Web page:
Autism Rocks

Meet the boys from UK’s premier autistic rock group The AutistiX.

See:  video        website

Chasing Shadows

How does someone with Asperger’s fare in the workplace?       This drama was shown on ITV in September 2014.       It might give you some idea.

It is a gritty drama about a maverick who starts work at a missing person’s unit.        You can view a trailer and a free rough and ready Youtube version of episode one.        See Youtube right margin for other episodes.       There is also a DVD version.

Holby City

Have you noticed the character Jason Haynes in the TV hospital drama series Holby City?        The National Autistic Society has been actively working with researchers, producers and writers.       Jason was introduced into the story line via his aunt Serena.  

The actor who plays Jason has a unique insight into what makes Jason Haynes such a special character, as he himself is a young man with Asperger’s.        See article.        In an interview he also highlights employment issues for people on the spectrum.


Netflix has given a straight-to-series order to “Atypical,” a dark comedy about a family with an autistic son, set to star Jennifer Jason LeighVariety has confirmed.       “Atypical” landed an eight-episode order for the first season of the coming-of-age story that follows an 18-year-old with autism and his search for love and independence.       See  Intoduction about Atypical.       See also  viewing options  about Netflix.

Me and my Asperger’sFacbook small icon

A personal blog from Lincolnshire.      Life in a strange world.    Me!    They call me odd, huh.    Anyway welcome to my page.     Feel free to post comments, share your thoughts and/or page.”       Click icon to browse:

Temple Grandin

Here is a film dramatising the life story of a lady with high-functioning Asperger’s syndrome who made an academic career for herself.        She has an unusual name, Temple Grandin.        Click icon for preview.

For the complete film, see Amazon Video and click the More Purchase Options link.      Then, unless you have a high-definition display chose the Buy Movie SD option.

An oral history

Here is a brief animated video of a talk about her own development as a person with Asperger’s Syndrome that Temple Grandin gave at Colorado State University in 2008.      Click play button to watch.

The Girl Who Thought in Pictures

See also Speech & language for The Girl Who Thought in Pictures, an illustrated story book about Temple Grandin.

Doc Martin

This has proved a popular TV drama, with repeats showing on ITV1 or ITV3.      The signs of Asperger’s in the character of Dr Martin Ellingham are hard to miss.       They are outlined and analysed on this blogspot and you can see them illustrated with a video clip from the TV series.

Opinions differ, though, as in discussion 1 and more so in discussion 2.        According to the series author, he was supposed to have the condition but to work on changing himself for the sake of his relationship with his wife and young son.         Also, the scripts are written for entertainment, so things will not be entirely realistic.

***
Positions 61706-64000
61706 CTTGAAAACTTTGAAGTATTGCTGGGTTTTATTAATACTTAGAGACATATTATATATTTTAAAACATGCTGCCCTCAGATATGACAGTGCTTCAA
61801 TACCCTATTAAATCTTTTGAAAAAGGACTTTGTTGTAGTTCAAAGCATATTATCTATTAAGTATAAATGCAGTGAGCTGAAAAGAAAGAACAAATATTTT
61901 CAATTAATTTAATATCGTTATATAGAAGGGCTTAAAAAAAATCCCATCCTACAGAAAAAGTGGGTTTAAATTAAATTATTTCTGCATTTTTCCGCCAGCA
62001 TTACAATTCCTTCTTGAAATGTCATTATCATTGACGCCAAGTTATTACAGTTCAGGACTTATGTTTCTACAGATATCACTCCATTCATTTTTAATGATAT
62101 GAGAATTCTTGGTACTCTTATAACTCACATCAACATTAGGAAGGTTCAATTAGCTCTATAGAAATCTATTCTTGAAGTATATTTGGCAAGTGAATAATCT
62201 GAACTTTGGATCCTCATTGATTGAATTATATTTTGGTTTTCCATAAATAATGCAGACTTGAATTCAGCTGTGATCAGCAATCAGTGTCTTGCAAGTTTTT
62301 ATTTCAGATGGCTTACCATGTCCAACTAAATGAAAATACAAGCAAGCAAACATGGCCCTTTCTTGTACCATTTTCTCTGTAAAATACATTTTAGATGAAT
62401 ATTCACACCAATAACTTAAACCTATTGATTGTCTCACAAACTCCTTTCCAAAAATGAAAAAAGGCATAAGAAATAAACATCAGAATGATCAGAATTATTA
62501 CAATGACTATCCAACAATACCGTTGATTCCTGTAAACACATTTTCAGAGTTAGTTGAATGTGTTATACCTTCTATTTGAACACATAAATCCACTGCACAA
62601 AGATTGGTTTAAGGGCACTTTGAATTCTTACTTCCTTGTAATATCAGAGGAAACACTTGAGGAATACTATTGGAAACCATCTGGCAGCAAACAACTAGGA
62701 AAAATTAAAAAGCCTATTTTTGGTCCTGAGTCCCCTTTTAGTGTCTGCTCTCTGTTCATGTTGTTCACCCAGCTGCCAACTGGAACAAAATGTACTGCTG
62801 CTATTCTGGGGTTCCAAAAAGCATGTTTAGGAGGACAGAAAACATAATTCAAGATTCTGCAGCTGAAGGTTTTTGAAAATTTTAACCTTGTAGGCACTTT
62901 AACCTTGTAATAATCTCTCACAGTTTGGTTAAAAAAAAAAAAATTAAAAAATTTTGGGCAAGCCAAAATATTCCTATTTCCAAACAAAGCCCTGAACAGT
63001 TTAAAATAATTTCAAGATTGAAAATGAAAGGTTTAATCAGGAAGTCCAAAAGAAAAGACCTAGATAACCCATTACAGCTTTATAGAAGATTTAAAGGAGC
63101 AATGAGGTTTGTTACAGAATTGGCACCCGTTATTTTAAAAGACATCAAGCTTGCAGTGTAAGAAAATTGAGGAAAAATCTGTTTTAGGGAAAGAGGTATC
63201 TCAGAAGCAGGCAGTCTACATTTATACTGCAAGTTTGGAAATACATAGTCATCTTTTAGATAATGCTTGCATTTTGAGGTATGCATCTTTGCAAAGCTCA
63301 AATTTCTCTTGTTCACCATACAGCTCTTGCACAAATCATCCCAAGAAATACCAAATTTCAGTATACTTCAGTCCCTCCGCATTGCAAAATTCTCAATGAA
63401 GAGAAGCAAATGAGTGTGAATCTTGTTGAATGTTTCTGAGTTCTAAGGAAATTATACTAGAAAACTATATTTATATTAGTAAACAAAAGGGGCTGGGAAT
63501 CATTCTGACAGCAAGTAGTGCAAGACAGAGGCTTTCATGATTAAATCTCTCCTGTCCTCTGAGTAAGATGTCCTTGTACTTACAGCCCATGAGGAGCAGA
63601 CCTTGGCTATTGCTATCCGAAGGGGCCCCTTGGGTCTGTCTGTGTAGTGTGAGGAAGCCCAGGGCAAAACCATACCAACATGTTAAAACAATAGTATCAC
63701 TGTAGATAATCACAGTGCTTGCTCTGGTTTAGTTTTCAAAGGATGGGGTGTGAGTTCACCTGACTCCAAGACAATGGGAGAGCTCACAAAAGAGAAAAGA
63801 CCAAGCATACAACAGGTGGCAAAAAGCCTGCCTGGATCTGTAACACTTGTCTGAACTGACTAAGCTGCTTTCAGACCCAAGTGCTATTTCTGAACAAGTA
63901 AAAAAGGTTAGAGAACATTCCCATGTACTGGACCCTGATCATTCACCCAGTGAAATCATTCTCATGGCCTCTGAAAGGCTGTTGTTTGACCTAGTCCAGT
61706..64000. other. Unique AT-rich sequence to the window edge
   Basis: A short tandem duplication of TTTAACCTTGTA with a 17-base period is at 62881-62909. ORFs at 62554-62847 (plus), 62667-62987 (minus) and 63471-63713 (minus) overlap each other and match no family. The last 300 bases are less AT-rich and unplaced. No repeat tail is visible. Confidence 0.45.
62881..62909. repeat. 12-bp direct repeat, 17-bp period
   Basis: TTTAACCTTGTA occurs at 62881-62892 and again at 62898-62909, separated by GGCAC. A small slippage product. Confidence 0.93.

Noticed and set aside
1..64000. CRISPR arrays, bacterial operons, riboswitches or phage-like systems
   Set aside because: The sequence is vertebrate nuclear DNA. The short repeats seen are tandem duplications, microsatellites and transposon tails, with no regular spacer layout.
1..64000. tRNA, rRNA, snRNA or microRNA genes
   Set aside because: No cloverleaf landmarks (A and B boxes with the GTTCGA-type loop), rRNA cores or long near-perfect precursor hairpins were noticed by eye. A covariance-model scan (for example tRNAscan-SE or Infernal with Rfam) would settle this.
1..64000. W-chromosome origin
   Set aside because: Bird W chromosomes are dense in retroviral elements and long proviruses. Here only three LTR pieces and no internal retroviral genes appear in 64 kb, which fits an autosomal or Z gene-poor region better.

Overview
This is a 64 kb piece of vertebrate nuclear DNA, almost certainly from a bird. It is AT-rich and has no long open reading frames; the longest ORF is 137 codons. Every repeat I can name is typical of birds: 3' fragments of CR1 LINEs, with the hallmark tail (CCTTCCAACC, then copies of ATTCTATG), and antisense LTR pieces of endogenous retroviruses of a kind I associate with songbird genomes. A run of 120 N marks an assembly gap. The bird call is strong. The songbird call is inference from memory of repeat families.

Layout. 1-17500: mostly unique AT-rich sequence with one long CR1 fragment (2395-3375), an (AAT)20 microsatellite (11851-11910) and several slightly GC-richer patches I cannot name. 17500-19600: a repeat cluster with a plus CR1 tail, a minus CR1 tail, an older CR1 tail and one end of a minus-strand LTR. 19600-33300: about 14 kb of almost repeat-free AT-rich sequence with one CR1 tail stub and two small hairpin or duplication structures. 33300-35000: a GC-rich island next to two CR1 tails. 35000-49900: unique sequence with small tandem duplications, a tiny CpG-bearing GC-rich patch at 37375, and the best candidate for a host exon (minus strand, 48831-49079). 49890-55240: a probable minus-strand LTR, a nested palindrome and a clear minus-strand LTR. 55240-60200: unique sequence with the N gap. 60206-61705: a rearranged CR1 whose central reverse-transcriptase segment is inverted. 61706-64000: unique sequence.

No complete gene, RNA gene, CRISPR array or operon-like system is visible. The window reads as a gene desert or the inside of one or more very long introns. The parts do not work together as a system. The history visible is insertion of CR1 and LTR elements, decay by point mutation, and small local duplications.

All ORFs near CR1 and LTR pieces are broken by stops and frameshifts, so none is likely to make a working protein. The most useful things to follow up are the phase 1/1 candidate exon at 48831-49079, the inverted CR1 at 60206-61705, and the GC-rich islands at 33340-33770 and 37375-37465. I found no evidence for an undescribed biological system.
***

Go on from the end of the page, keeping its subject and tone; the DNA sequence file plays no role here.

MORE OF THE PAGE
Roy Cropper

Have you seen Roy Cropper on Coronation Street?

He feels at home with trains, particularly steam engines from times past.   After Hayley’s passing, Stephen found him at a museum, where he showed an encyclopaedic knowledge of the early steam engines on display.

Since his return to his flat, his friends have found him shut away with his model railway.        It obviously means a great deal to him.

The Wikia page for the Coronation Street character describes him as, remarkably intelligent, but socially naive.    The page also suggests that Roy has Asperger’s syndrome.      This has not stopped him from making a go of his life, though.

The actor who plays Roy is married to an additional needs teacher and she suggested giving Roy Asperger’s.     Doing so transformed him into a character with long term potential.

His life with Hayley has been an enduring and popular feature of the street.      Click on  slide show  for a quick review of their story.      On the slide show page, click on the row of miniature pictures of the couple under the large picture.      Left and right arrows will appear to scroll to more pictures.

Roy’s people skills are actually quite good in some respects.      He and Hayley earned Fiz Brown’s appreciation having  fostered  her.     He acted as a  mentor  to Fiz’s brother Chesney.     Anna Windass, who works in his cafe, also gets on well with him.      Recently she confided in him that she was carrying a secret that she felt unable to share with anyone and he advised her that it would eat her up if she did not tell her boyfriend, Owen.

More information

Lincolnshire Autism Partnership

The LAPB is designed to try and improve support for autistic people.        Have your say.      Click icon for more information.       See also history        Email:        They launched a monthly newsletter Autism Lincs early 2017.       See Issue 1 and click Past Issues at top left of screen to find all issues.       updated


For key websites see Information.

GP register

NICE is recommending that GPs in England keep a register of patients with autism in order to improve the care they receive.       The guidance from NICE needs to be accepted by NHS England before it is put into practice in GP surgeries in England.        See also NICE.